Mayoral candidate shotguns a beer with homeless man in controversial “random acts of kindness” video

Tri-City News

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A four-year-old Facebook video has come back to haunt Port Moody mayoral candidate Rob Vagramov’s election campaign.

In the profanity-laden clip recorded in 2014 — the year he was elected a city councillor — Vagramov filmed himself shotgunning a beer with a homeless person outside the Granville Street SkyTrain station in downtown Vancouver. He said to the camera that he was making the video after being nominated by another person on social media to conduct a “random act of kindness.”

“I was pretty excited to get f—ed up, to be honest with you, until I realized it was a random act of kindness nomination,” he said into the camera. “So let’s see if we can’t do both and make somebody’s day.”

In the video, Vagramov asks a homeless man sitting on the sidewalk if he is hungry and the man responds, “Always.”

Vagramov then says: “On one condition, though. Do you know how to shotgun a beer?”

The two are then seen drinking beer together before Vagramov hands him some food.

Warning: Video contains profanity.

https://www.youtube.com/watch?time_continue=11&v=DqQfRV6ucUM

The video was posted to YouTube Sept. 5 and a link was posted to a Port Moody Facebook group Tuesday. As of Wednesday morning, 1,256 people had viewed the clip.

In an interview with The Tri-City News Wednesday, the 26-year-old mayoral candidate said the video was posted when he was “fresh out of college.”

“Heart’s in the right place,” he said. “Obviously, the approach is not.”

He said he hoped the video would spur a broader discussion about homelessness and housing in the upcoming civic election.

On Monday, the day before the YouTube clip started circulating on social media, Vagramov posted a 13-minute video on Facebook of himself speaking with homeless advocate Christina Gower. At close to the three-minute mark of the video, Vagramov plays an edited version of his random acts of kindness video and talks about how his perspective has changed since the clip was filmed.

In an interview with The Tri-City News, Vagramov said it was his intent to use Monday’s video as a way showing how his perspective on the issue has changed. He denied producing the video to to preemptively deal with potential fallout from the original clip.

“I don’t know how much more responsibility I can take than putting this video out there on Monday and talking about how my perspective has changed,” he said, adding that he was unaware that the unedited version of his original video has been on YouTube since the beginning of September.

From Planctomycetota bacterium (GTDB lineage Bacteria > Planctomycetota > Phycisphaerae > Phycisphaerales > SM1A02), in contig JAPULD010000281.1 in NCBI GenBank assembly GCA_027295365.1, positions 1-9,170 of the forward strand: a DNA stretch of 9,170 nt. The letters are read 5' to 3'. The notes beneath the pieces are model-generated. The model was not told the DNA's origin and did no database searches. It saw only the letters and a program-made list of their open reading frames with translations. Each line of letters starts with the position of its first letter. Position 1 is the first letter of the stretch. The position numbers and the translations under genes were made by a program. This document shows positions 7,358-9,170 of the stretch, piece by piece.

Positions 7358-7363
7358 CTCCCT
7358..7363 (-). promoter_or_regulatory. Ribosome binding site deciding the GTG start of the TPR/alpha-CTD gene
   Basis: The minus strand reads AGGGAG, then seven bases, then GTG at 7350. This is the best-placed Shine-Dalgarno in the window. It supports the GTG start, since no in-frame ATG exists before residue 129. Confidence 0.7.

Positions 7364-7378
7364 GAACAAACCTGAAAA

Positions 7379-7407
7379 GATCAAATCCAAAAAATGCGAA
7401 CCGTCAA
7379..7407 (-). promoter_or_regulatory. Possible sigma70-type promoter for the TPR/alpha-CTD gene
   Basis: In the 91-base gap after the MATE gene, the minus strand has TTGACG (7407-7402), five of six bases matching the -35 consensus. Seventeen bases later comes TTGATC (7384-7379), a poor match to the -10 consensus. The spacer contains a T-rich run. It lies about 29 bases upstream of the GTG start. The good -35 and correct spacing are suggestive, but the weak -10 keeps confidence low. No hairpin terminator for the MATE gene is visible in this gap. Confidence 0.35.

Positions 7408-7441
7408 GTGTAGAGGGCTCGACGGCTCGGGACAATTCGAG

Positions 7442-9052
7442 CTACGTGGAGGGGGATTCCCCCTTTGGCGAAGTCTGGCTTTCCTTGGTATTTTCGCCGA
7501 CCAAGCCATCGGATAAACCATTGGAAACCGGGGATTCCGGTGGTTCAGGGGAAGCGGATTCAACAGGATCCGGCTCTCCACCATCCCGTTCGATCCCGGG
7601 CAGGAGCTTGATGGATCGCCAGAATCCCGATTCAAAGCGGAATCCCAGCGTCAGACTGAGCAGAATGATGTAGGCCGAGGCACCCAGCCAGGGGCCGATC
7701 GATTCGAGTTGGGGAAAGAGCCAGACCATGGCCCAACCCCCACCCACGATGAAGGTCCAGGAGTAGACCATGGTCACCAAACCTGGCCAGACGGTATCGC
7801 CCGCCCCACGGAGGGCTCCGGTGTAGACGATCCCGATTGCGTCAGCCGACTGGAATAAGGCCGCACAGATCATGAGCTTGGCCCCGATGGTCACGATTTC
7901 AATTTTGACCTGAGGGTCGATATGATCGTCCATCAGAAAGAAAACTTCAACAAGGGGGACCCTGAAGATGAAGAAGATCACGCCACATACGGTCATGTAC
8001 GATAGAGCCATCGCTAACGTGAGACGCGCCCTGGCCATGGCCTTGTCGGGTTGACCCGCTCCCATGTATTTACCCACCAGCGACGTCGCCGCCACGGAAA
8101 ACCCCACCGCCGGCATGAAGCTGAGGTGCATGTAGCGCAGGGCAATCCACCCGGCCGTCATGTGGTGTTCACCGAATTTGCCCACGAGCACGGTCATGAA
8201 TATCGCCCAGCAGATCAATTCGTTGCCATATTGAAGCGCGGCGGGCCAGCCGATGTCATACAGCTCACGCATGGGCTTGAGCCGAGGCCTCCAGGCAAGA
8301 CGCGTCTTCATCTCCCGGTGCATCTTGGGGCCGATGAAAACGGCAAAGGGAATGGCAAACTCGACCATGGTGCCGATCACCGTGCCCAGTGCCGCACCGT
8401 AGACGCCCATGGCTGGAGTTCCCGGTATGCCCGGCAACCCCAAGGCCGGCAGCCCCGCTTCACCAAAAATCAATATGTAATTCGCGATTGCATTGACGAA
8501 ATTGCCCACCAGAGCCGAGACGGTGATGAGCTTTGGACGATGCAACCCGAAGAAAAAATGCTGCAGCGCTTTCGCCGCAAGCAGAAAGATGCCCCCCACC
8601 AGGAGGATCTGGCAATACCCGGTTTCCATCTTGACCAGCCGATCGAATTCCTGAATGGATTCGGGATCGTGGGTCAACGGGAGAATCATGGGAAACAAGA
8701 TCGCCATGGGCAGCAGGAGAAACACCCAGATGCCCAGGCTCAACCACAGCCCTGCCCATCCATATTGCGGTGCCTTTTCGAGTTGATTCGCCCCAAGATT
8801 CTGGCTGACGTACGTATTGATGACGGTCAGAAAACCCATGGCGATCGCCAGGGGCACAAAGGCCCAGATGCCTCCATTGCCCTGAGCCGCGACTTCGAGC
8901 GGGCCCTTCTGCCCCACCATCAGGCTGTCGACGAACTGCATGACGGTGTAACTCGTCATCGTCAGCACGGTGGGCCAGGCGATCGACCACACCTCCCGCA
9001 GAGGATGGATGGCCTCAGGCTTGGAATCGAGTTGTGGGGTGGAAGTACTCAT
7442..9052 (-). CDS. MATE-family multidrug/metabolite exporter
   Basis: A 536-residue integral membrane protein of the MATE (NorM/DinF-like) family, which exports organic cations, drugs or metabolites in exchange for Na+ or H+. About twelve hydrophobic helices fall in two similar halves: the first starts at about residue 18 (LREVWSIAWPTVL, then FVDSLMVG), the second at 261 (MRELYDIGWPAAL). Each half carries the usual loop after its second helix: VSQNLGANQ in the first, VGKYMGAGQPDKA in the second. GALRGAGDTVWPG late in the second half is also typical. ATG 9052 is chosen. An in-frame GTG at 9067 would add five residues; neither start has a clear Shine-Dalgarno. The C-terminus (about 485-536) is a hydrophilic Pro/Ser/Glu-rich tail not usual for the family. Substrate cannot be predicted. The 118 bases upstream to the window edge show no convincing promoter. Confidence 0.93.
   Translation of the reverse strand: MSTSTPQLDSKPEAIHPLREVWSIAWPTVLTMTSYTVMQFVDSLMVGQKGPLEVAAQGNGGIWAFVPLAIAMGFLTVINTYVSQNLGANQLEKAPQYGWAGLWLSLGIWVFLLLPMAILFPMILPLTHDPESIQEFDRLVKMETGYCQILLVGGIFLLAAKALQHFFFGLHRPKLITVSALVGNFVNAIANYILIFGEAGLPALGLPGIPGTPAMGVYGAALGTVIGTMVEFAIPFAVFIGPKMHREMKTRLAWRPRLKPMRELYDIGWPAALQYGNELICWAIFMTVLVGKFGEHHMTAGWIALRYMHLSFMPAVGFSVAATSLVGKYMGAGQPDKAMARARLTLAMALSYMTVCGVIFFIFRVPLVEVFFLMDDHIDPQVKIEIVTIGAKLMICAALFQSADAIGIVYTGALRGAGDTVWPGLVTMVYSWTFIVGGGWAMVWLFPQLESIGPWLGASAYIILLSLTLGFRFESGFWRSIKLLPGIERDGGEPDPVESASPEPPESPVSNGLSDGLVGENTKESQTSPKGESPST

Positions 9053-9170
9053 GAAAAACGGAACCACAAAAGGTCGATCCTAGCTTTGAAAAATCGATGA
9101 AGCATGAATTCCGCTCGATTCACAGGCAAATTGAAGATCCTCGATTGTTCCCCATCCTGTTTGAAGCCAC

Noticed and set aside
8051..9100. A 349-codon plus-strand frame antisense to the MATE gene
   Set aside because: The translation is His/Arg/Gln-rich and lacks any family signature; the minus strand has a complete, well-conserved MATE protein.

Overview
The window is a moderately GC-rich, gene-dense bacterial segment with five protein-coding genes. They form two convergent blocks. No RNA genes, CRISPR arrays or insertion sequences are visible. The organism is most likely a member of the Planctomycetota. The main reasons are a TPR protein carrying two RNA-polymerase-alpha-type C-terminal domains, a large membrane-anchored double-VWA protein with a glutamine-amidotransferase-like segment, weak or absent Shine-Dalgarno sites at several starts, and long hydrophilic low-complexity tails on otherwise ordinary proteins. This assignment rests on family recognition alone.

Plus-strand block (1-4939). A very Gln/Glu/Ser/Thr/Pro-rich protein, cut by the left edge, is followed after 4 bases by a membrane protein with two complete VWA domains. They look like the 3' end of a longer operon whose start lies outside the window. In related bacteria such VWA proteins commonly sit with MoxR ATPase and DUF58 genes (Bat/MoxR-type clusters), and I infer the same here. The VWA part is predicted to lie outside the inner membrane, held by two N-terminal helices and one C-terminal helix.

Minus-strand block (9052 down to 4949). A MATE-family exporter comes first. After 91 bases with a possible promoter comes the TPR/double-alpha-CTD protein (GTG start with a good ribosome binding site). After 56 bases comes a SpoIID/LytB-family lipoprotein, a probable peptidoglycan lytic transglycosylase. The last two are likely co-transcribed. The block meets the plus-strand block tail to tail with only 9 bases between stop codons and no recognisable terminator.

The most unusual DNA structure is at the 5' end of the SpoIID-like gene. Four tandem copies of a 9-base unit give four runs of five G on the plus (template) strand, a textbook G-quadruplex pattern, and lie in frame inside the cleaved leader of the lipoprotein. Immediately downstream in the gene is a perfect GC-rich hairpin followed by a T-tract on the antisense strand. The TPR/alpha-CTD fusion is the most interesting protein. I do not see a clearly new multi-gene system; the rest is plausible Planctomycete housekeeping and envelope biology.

He also noted that the random acts of kindness video was on his Facebook page when he ran for council in 2014 and questioned why the clip was gaining so much attention in the current campaign.

“It wasn’t an issue in my last election. I guess it is an issue now that there is big money and development to be lost,” he said without offering proof for that claim.

Late Tuesday night, Vagramov told Global News that he was uncomfortable watching the video today.

Meanwhile, the video has made some of Vagramov’s supporters uncomfortable — including one high-profile backer who has now pulled his endorsement.

Rick Glumac, MLA for Port Moody-Coquitlam and a former PoMo city councillor, told The Tri-City News Wednesday afternoon he was still “thinking” about his endorsement, which he had yet to be made public, although a campaign pamphlet being mailed out by the city has Glumac supporting Vagramov for mayor.

But Wednesday evening, Glumac posted on his Twitter account and Facebook page that he was withdrawing his endorsement, saying: “A video of municipal candidate Rob Vagramov taken several years ago was shown to me recently. The content of the video was deeply offensive and inconsistent with views and values I hold about dignity and respect for all people. After taking some time to reflect on what I saw and heard, I can no longer stand by my endorsement of his candidacy.

Earlier in the day, Glumac told The Tri-City News: “My endorsement was based only on my time on council with Rob and I didn’t know anything about this video.

When asked if more should be done to vet candidates running for office, Glumac said, “I don’t know what more could have been done. It wasn’t on his page. Somebody dug that up from the past, trying to use this politically now, I think.”

Glumac also said he hopes the follow-up video posted Monday of a conversation with a psychiatric nurse about homelessness shows that Vagramov’s position has changed since his random acts of kindness challenge video was first made.

Amy Lubik, who said she considers Vagramov a friend and who is running for a seat on Port Moody council, said the original video shows a “lack of judgement” but the more recent video about homelessness shows that Vagramov is more aware of the issues around homelessness and he “does regret his actions” in the earlier video. Lubik also said she worked with Vagramov on a motion to council to make sure Riverview is included in the province’s mental health and addictions strategy.

“I appreciate that kind of leadership. Cities, being the closest level to the people, it’s important that we are in a place of advocacy.”

When asked whether, after seeing the video, she would continue to endorse Vagramov’s candidacy for mayor, Lubik took a few seconds of silent thought before stating, “Yes.”

– With files from Diane Strandberg